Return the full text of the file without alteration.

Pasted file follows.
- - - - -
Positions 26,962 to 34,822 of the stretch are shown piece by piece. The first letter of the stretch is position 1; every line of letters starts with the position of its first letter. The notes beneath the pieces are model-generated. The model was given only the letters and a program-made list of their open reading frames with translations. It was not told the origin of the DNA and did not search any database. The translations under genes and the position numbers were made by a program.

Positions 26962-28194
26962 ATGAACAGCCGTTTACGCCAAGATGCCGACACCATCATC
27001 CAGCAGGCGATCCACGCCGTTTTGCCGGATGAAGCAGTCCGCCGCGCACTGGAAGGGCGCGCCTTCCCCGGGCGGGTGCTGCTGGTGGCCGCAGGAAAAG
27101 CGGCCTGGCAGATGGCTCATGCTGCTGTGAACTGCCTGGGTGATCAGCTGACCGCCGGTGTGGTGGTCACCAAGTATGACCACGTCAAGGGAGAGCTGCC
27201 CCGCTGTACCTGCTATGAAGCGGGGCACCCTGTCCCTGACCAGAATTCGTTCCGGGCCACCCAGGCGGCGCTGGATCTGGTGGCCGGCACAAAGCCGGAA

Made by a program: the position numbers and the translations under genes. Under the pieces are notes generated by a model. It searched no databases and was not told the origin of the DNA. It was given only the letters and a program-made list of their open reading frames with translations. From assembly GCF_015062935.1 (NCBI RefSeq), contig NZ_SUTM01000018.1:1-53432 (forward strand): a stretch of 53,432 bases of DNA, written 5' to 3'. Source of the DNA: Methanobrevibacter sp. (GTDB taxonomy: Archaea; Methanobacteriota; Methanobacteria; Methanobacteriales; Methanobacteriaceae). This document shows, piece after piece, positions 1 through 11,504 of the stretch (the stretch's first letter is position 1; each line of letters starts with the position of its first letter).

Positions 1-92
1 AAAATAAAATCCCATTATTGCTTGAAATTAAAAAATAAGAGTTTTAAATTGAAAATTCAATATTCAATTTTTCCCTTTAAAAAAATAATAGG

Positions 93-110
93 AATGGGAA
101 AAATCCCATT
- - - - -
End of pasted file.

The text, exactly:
Positions 26,962 to 34,822 of the stretch are shown piece by piece. The first letter of the stretch is position 1; every line of letters starts with the position of its first letter. The notes beneath the pieces are model-generated. The model was given only the letters and a program-made list of their open reading frames with translations. It was not told the origin of the DNA and did not search any database. The translations under genes and the position numbers were made by a program.

Positions 26962-28194
26962 ATGAACAGCCGTTTACGCCAAGATGCCGACACCATCATC
27001 CAGCAGGCGATCCACGCCGTTTTGCCGGATGAAGCAGTCCGCCGCGCACTGGAAGGGCGCGCCTTCCCCGGGCGGGTGCTGCTGGTGGCCGCAGGAAAAG
27101 CGGCCTGGCAGATGGCTCATGCTGCTGTGAACTGCCTGGGTGATCAGCTGACCGCCGGTGTGGTGGTCACCAAGTATGACCACGTCAAGGGAGAGCTGCC
27201 CCGCTGTACCTGCTATGAAGCGGGGCACCCTGTCCCTGACCAGAATTCGTTCCGGGCCACCCAGGCGGCGCTGGATCTGGTGGCCGGCACAAAGCCGGAA

Made by a program: the position numbers and the translations under genes. Under the pieces are notes generated by a model. It searched no databases and was not told the origin of the DNA. It was given only the letters and a program-made list of their open reading frames with translations. From assembly GCF_015062935.1 (NCBI RefSeq), contig NZ_SUTM01000018.1:1-53432 (forward strand): a stretch of 53,432 bases of DNA, written 5' to 3'. Source of the DNA: Methanobrevibacter sp. (GTDB taxonomy: Archaea; Methanobacteriota; Methanobacteria; Methanobacteriales; Methanobacteriaceae). This document shows, piece after piece, positions 1 through 11,504 of the stretch (the stretch's first letter is position 1; each line of letters starts with the position of its first letter).

Positions 1-92
1 AAAATAAAATCCCATTATTGCTTGAAATTAAAAAATAAGAGTTTTAAATTGAAAATTCAATATTCAATTTTTCCCTTTAAAAAAATAATAGG

Positions 93-110
93 AATGGGAA
101 AAATCCCATT